Reasons Why Addressing Your Past Traumas Can Help You Beat Addiction


Traumatic experiences can shape how your life turns out. Whether it’s troubling childhood experiences or difficult experiences you’ve undergone as an adult, these situations impact your self-image and your worldview.

People who’ve suffered traumatic experiences are much more vulnerable to health conditions like diabetes, obesity, stroke, cancer, and heart attack. Besides, exposure to traumata is linked to substance use disorders like dependence and abuse.

However, the trauma you have gone through in the past doesn’t have to define your future. If you or your loved one is struggling with alcohol or drug abuse, there is a way out. At Infinite Recovery, an alcohol rehab facility in Austin, you’ll get to explore and resolve your past traumas, craft a recovery plan that suits your lifestyle, and flourish at your own pace.

Types of Trauma

Trauma isn’t just an unpleasant experience. It’s an occurrence or a constellation of circumstances that leave a lasting impact on your mental, physical, spiritual, and social well-being.

Traumatic events trigger immense stress because they make you believe that you’re about to be seriously injured or lose your life. Your body and mind, therefore, respond by releasing fight-or-flight hormones like adrenaline and cortisol.

These bodily chemicals are vital in emergencies, but when you produce them in sustained and high concentrations, they can harm you. You may even lose your ability to distinguish between a recollection of a past traumatic event and actual dangerous situations that require a flight-or-flight response.

Those who have experienced trauma can sometimes get into a vicious loop where they can’t process or move past their distress. This then can lead to PSTD (Post-Traumatic Stress Disorder), a severe mental condition that’s associated with combatants returning from the battlefield.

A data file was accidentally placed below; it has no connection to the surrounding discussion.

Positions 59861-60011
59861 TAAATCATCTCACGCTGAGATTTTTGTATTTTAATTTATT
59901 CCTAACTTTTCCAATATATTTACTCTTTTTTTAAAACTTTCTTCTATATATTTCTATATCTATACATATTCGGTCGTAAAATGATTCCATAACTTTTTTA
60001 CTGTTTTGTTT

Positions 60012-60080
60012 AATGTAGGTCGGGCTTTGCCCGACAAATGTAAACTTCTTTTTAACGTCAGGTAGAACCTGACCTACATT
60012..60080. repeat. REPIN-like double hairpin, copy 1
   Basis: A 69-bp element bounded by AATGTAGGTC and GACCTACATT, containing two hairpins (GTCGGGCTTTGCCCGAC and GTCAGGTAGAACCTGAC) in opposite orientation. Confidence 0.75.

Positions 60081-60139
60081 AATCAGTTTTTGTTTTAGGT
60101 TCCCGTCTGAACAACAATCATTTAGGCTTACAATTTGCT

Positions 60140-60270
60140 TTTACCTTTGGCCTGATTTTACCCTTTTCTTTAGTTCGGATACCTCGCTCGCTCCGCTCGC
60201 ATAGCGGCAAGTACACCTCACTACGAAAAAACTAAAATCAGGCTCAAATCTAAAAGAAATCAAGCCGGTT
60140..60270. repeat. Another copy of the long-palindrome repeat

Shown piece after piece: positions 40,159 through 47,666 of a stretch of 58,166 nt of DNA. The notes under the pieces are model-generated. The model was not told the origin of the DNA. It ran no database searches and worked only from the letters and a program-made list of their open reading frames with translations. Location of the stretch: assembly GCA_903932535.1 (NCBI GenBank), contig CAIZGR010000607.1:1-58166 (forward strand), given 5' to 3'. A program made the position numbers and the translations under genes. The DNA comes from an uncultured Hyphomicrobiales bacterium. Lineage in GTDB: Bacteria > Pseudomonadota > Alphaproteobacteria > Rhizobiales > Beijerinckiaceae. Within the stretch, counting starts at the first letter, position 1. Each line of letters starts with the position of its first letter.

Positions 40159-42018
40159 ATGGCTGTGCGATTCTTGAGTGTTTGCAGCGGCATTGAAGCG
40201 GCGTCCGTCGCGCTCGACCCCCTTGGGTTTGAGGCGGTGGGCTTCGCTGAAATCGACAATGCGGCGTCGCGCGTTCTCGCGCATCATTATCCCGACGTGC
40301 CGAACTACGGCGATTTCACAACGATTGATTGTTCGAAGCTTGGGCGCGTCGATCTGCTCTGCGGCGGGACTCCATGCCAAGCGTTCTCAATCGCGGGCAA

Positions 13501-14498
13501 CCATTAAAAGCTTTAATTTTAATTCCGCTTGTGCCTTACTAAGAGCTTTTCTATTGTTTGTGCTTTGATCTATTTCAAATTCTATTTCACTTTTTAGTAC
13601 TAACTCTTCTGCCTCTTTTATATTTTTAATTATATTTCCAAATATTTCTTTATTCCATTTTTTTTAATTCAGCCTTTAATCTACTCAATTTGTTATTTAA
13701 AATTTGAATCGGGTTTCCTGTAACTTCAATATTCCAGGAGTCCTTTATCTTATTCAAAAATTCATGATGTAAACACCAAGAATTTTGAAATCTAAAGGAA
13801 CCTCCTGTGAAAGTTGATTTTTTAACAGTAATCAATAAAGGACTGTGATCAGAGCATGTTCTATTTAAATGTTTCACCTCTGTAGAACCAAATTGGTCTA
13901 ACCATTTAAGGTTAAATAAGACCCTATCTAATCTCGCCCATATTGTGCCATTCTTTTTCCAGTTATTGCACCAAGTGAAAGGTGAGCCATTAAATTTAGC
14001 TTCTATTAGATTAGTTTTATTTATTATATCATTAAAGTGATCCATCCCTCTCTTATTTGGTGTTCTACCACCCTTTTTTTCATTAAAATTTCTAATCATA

You, however, don’t have to experience literal war for you to develop PSTD; any kind of traumatic event, for instance, childhood trauma, can lead to PSTD. Here are some of the common types of trauma:

  • Sexual abuse: this includes rape or any kind of sexual misconduct.
  • Harassment: this includes emotional, verbal, and physical bullying or constant undermining treatment
  • Domestic violence: this includes both physical and emotional abuse.
  • Discrimination: which may be based on gender, age, race, creed, and more.
  • Poverty or limited access to resources
  • Natural disasters like wildfires, hurricanes, earthquakes, or any other natural phenomenon that causes devastation.
  • Parental neglect
  • Terminal illness
  • Accidents, like fire or car crashes
  • Death, especially sudden deaths of loved ones
  • Career collapse, especially for those whose lives are centered on their careers

The Link Between Trauma and Substance Use Disorders

Traumatized people often cope by self-medicating with substances that make the user feel calm, empowered, or numbed. Trauma causes great distress, the sensation alcohol and other drugs create can feel like a relief.

For instance, a person may abuse benzodiazepines to alleviate ongoing anxiety. Stimulants can offer focus and energy that users feel they can’t attain without the drugs. Some users may take opioids to experience the euphoria that’s unavailable when they are sober. Some may consider psychedelics for self-discovery. Some take alcohol to bolster their ability to communicate and function in social settings, and marijuana to help them relax. This story plays out over and over with users and the substances they abuse.

Unfortunately, when you rely on substances, in time, you end up addicted. And for you to fully resolve the underlying trauma, you should address the addiction.

The first step of addiction treatment is getting rid of the substance from your through detox and with the help of medical professionals. A team of mental health and addiction professionals will provide you with personalized behavioural rehabilitation.

As you acquire healthy coping mechanisms, you won’t need to self-medicate anymore; you’ll be strong and empowered. Your past trauma doesn’t have to define your future.